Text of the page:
Express, Koa, Meteor, Sails.js: Four Frameworks Of The Apocalypse

JavaScript has definitely become one of the most popular languages in recent years, due to the humongous demand for web applications. While coding for multiple browsers, JavaScript is almost the only choice for front-end developers. One may argue that there’s CoffeeScript, TypeScript or Dart as alternatives. However, the truth is that CoffeeScript is mostly viewed as a syntactic sugar that eventually boils down to JavaScript. TypeScript is simply a superset of JavaScript that includes several object-oriented language features, such as optional static typing, classes, and interfaces, and it’s still in its early days. Dart is also an object-oriented language which has C-like syntax, but it still compiles to JavaScript for mainstream browsers.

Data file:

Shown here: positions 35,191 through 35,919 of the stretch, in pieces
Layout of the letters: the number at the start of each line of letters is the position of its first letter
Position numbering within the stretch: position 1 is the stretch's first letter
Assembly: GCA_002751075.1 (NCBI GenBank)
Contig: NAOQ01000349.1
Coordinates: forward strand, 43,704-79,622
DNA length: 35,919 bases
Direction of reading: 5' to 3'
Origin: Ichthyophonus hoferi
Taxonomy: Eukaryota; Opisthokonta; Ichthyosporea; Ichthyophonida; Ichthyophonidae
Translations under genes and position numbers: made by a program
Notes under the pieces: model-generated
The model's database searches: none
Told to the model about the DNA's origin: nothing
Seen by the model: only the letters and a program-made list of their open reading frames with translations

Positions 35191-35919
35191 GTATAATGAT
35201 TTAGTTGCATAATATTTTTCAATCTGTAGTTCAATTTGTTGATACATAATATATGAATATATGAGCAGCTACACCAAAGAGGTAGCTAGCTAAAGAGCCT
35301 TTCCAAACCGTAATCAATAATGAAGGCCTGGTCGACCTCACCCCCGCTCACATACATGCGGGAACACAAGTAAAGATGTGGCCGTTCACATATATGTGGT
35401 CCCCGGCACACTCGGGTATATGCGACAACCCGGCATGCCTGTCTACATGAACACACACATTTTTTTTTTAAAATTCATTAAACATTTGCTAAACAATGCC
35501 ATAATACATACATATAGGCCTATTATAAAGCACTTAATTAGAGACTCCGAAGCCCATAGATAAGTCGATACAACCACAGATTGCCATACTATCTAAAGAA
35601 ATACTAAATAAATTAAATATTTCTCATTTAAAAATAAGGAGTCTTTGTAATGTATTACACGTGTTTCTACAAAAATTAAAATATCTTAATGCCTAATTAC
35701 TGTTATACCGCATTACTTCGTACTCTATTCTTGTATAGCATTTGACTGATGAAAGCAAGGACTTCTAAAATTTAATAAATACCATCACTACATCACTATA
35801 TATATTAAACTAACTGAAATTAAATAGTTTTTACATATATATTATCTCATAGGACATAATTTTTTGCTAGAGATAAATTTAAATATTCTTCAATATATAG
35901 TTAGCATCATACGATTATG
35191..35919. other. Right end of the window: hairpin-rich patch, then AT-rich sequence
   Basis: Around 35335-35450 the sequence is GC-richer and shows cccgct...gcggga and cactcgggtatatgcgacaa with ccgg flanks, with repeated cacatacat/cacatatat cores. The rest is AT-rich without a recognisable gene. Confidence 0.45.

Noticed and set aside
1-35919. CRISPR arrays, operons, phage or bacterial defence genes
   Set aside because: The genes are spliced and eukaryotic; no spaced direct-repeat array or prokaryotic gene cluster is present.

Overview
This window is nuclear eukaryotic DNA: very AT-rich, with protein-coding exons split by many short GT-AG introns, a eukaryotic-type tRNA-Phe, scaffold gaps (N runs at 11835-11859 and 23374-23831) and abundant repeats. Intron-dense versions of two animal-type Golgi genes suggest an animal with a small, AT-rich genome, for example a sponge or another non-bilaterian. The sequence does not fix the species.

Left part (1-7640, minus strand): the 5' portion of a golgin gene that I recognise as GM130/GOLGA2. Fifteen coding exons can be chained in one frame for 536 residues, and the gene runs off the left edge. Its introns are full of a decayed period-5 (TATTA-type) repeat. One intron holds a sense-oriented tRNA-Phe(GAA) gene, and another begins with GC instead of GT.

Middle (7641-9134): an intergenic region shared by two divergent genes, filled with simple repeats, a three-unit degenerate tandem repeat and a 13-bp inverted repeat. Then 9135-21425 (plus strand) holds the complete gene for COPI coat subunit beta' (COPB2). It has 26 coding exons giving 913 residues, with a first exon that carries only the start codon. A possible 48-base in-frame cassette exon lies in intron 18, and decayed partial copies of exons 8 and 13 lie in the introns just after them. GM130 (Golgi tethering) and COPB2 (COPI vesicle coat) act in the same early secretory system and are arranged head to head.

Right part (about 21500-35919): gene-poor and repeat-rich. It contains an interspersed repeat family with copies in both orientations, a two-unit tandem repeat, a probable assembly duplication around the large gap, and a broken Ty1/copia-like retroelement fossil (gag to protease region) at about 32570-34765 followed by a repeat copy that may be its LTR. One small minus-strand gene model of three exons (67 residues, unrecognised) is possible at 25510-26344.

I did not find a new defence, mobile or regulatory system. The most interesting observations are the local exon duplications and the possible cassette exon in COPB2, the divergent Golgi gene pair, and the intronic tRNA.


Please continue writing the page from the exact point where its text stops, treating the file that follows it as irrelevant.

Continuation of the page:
With the birth and rapid growth of Node.js, JavaScript is no longer confined to front-end development anymore, and back-end development is no longer rocket science for front-end coders. People tend to think of JavaScript as a silver bullet that fits in all situations: front-end, web server, desktop application, embedded system, databases … the list just keeps getting longer. In fact, given the wider audiences of JavaScript, Node.js+MongoDB+AngularJS/React has made quite a large amount of full-stack web developers. However, Node.js is designed to be lightweight and provides only fundamental functionalities as a web server to boost web application development speed. One of the good-to-go frameworks that are available as npm packages would be a better option in the real world.

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